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What do you mean by "cmd file"? And what's with the asterisk and the percent sign? What file has to reside "along" the PATH? (It's not like it's going somewhere.) How do you make use of UTIL? Last time I checked there is no variable called UTIL. Is this something you came up yourself and added manually to the system? Can you explain any of this? And maybe give me some concrete example I can work with and hopefully learn from? Or are you just here to brag about how you know command line? I don't mean to be rude or anything, I'm just saying how it is. We all have different skill levels. –  sammyg Jun 14 '13 at 15:33
1  
A cmd file could be the text script file npp.cmd which has the command as single text line inside. If you create a directory c:\util and put the script file into it, extend your PATH by c:\util, you from then on can call Notepad++ by typing "npp". %* stands for "all commandline arguments". –  Axel Kemper Jun 14 '13 at 17:41
    
A cmd file is often called a "batch file". In the days of MS-DOS, the extension was always .BAT but these days it is often .cmd. The commands in the file are executed by cmd.exe which is the command-line shell itself. –  steveha Oct 23 '13 at 7:04

Add the program directory to your PATH.

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One way is to make a change to this registry key:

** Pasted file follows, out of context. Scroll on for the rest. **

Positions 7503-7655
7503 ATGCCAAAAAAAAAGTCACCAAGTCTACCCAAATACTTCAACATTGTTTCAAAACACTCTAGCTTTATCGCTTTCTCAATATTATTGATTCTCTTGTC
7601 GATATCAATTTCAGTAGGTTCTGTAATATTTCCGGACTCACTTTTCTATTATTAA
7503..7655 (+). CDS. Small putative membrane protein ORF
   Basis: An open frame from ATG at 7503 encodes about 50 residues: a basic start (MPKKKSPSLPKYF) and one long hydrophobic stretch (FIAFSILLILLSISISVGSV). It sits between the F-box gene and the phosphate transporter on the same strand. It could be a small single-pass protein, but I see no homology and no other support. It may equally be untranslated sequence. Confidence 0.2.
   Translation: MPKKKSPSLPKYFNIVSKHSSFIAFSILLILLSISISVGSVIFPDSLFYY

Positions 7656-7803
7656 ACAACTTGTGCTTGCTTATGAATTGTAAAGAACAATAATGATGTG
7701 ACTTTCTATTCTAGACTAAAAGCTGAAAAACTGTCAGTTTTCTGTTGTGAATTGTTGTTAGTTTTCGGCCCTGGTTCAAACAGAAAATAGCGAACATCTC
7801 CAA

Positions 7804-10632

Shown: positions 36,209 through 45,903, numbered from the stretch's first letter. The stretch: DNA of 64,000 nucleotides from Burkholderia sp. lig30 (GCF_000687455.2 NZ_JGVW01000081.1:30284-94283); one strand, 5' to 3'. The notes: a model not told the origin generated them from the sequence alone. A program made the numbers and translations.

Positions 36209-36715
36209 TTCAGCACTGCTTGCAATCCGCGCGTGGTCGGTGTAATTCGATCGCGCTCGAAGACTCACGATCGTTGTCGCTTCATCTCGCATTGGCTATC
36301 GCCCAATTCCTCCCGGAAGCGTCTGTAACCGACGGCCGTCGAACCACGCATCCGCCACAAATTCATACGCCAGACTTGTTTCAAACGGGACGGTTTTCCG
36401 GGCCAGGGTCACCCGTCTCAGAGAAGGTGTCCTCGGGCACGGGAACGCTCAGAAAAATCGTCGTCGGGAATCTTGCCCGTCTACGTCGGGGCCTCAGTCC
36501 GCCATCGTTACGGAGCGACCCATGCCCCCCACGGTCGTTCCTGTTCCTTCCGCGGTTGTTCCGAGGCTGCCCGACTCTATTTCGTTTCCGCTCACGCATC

[HKEY_LOCAL_MACHINE\SOFTWARE\Microsoft\Windows\CurrentVersion\App Paths\Notepad++.exe]

You can download a zipped .reg file from Donn Felker that lets you open a file with just an n shortcut.

I edited the .reg before running it and to make sure the path to Notepad++ is correct (e.g. C:\Program Files (x86)) and I also changed the shortcut to n instead of n.

Then double click to add to your registry.

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Combining the answers from Axel Kemper and adding some extra's, here is what I did to make a permanent command that you can give any name you want.

First of all I created an extra folder. In my case: "C:\Users\Hansel\CmdFiles". In this folder I created a new text file throught the right click menu -> new -> text document. Edit the text document using notepad or notepad++ and type the following code in the .txt file:

@echo off

"C:\Software\Notepad++\notepad++.exe" %*

Then you have to rename the file to your personal command, for example "npp.cmd".

On a side note: the @echo off prevents the command from printing to the command prompt;

the link between the quotation marks can refer to any executable;

%* will make sure that anything you type after the npp command (for example "npp nonsense.txt") will be put after the original command in the quotation marks.

Then you need to edit an "environment variable", in this case the so called PATH (this variable contains the folders where Windows looks for commands and executables). To add the folder to your PATH, push the windows button to enter the start menu and type "edit environment variables for your account". Under "User variables for Hansel", create a new "Path" variable if it does not exist or edit the old "Path" variable if there is one.

If you make a new PATH variable, the variable value should just read: C:\Users\Hans\CmdFiles

If you edit an old PATH variable, the variable value should read: oldstuff;C:\Users\Hans\CmdFiles (mind the semi colon).

Windows now looks for commands in the folder "C:\Users\Hansel\CmdFiles" and you can easily add new commands to this folder!